Neurotransmitters

The nervous system produces at least thirty different kinds of neurotransmitters. Some neurons release only one type; others produce two or three kinds. Neurotransmitters include acetylcholine, which stimulates skeletal muscle contractions (see chapter 9, p. 303); a group of compounds called monoamines (such as epi-nephrine, norepinephrine, dopamine, and serotonin), which are formed by modifying amino acid molecules; a group of unmodified amino acids (such as glycine, glutamic acid, aspartic acid, and gamma-aminobutyric acid—GABA); and a large group of peptides (such as enkephalins and substance P), which are short chains of amino acids.

Most types of neurotransmitters are synthesized in the cytoplasm of the synaptic knobs and stored in synap-tic vesicles. When an action potential passes along the membrane of a synaptic knob, it increases the membrane's permeability to calcium ions by opening its calcium ion channels. Calcium ions diffuse inward, and in response, some of the synaptic vesicles fuse with the presynaptic membrane and release their contents by exo-cytosis into the synaptic cleft. The more calcium that enters the synaptic knob, the more vesicles release neurotransmitter. Table 10.4 lists the major neurotransmitters and their actions. Tables 10.5 and 10.6 list disorders and drugs that alter neurotransmitter levels.

O^1 Reconnect to chapter 3, Exocytosis, page 92

After a vesicle releases its neurotransmitter, it becomes part of the cell membrane. Endocytosis eventually returns it to the cytoplasm, where it can provide material to form new secretory vesicles. Table 10.7 summarizes this vesicle trafficking.

In order to keep signal duration short, enzymes in synaptic clefts and on postsynaptic membranes rapidly decompose some neurotransmitters. The enzyme acetylcholinesterase, for example, decomposes acetylcholine on postsynaptic membranes. Other neurotransmitters are transported back into the synaptic knob of the presynap-tic neuron or into nearby neurons or neuroglial cells, a process called reuptake. The enzyme monoamine oxidase inactivates the monoamine neurotransmitters epinephrine and norepinephrine after reuptake. This enzyme is found in mitochondria in the synaptic knob. Destruction or removal of neurotransmitter prevents continuous stimulation of the postsynaptic neuron.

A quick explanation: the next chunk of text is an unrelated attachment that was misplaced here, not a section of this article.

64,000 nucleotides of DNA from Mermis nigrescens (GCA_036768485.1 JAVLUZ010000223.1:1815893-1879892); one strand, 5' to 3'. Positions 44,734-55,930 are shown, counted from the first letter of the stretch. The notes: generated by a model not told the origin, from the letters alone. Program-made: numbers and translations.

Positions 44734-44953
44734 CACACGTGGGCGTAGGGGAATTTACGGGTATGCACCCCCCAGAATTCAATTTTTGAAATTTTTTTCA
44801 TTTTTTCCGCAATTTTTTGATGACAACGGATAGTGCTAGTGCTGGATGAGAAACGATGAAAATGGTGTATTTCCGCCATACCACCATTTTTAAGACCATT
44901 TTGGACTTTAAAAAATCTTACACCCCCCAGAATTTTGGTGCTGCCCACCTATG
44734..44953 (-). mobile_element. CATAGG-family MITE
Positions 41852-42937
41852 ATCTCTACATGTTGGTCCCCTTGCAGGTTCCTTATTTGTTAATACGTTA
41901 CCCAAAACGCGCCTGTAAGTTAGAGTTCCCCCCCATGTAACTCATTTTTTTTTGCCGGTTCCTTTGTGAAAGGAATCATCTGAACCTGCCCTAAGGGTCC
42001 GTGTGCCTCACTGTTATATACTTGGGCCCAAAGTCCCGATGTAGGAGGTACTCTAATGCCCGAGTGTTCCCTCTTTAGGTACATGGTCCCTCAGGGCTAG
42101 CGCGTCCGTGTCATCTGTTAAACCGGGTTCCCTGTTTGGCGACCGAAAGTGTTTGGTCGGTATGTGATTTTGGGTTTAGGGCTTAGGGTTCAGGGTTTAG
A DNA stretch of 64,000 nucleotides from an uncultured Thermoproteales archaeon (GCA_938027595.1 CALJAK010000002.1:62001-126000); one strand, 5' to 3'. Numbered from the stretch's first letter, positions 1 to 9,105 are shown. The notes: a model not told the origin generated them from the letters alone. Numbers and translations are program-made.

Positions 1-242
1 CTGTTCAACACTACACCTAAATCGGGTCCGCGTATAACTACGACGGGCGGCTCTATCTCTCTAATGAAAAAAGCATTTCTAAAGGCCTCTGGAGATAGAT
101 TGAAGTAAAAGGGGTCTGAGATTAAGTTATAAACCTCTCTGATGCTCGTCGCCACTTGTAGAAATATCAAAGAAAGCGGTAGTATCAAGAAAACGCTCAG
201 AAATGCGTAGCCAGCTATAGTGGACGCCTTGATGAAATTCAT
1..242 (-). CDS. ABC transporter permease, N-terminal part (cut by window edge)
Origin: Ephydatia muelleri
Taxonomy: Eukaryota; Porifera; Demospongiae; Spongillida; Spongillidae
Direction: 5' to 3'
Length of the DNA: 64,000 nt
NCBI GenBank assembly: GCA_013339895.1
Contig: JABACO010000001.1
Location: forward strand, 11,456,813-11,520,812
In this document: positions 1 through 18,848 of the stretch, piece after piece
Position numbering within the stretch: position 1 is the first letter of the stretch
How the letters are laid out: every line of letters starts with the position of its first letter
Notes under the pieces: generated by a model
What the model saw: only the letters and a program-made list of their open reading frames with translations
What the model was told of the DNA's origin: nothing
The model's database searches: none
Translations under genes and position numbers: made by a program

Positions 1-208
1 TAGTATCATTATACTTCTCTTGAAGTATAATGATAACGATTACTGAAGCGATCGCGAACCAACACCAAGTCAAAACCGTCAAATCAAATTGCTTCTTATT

Essentials of Human Physiology

Essentials of Human Physiology

This ebook provides an introductory explanation of the workings of the human body, with an effort to draw connections between the body systems and explain their interdependencies. A framework for the book is homeostasis and how the body maintains balance within each system. This is intended as a first introduction to physiology for a college-level course.

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